This study investigated the development of clear speech strategies in children. Groups of 20 talkers aged 9.10 and 13.14 years were recorded in pairs while they carried out espot the differencef picture tasks, either while hearing each other normally (eno barrierf) or when one talker heard the other via a noise vocoder (VOC), which led their interlocutor (etalker Af) to clarify their speech to maintain effective communication. Data were compared to those previously collected for 20 adults. Mean word duration, number and duration of pauses were calculated for talker A. Strategies used in response to direct requests for clarification were also classified. Children spoke at a slower rate than teens and adults, who did not differ. Relative to eno barrierf, all groups significantly reduced their speech rate in VOC and used longer pauses, but the relative change in pause rate across conditions was greater for adults than children or teens. In response to a direct clarification request, children and teens used a higher rate of repetitions than adults who used more varied strategies. These results suggest that although children use some strategies to clarify their speech in difficult conditions, other strategies continue to develop until late adolescence.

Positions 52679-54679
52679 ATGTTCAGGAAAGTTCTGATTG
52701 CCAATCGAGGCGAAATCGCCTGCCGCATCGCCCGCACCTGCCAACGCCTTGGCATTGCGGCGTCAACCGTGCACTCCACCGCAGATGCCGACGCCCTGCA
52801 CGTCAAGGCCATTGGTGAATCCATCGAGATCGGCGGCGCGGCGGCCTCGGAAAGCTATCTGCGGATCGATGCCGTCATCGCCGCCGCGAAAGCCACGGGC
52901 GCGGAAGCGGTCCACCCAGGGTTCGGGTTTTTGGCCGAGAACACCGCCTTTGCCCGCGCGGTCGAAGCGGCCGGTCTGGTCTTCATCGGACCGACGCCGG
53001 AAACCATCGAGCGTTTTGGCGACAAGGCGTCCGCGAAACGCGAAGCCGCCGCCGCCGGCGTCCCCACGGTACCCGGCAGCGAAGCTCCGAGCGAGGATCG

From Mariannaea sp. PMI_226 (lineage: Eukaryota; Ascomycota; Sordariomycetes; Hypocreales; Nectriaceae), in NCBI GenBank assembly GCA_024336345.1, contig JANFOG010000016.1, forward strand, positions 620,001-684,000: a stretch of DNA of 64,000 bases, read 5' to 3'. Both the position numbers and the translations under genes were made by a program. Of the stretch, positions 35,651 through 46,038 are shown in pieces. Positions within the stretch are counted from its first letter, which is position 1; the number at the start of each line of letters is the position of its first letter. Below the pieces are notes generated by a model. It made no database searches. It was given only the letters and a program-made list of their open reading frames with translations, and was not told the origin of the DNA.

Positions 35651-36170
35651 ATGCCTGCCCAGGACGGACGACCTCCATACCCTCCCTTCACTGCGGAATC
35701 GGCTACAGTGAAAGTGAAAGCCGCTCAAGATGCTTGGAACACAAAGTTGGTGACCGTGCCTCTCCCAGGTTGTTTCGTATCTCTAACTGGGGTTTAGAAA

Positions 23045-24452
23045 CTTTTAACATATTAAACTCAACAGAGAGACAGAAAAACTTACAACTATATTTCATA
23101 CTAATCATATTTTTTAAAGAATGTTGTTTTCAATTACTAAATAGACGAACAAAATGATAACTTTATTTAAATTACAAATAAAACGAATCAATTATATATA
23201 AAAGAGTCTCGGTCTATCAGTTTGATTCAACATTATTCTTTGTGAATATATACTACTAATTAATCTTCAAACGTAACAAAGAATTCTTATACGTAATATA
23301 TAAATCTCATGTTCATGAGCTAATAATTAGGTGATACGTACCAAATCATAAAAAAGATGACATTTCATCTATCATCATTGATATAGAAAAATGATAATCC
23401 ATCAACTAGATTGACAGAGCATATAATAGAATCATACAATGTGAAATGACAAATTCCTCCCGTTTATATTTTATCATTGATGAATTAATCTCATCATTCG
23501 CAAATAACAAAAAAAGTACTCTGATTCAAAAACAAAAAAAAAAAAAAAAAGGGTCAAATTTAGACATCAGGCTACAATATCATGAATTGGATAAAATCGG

Bibliographic reference. Hazan, Valerie / Pettinato, Michèle (2013): "Children's timing and repair strategies for communication in adverse listening conditions", In INTERSPEECH-2013, 1273-1277.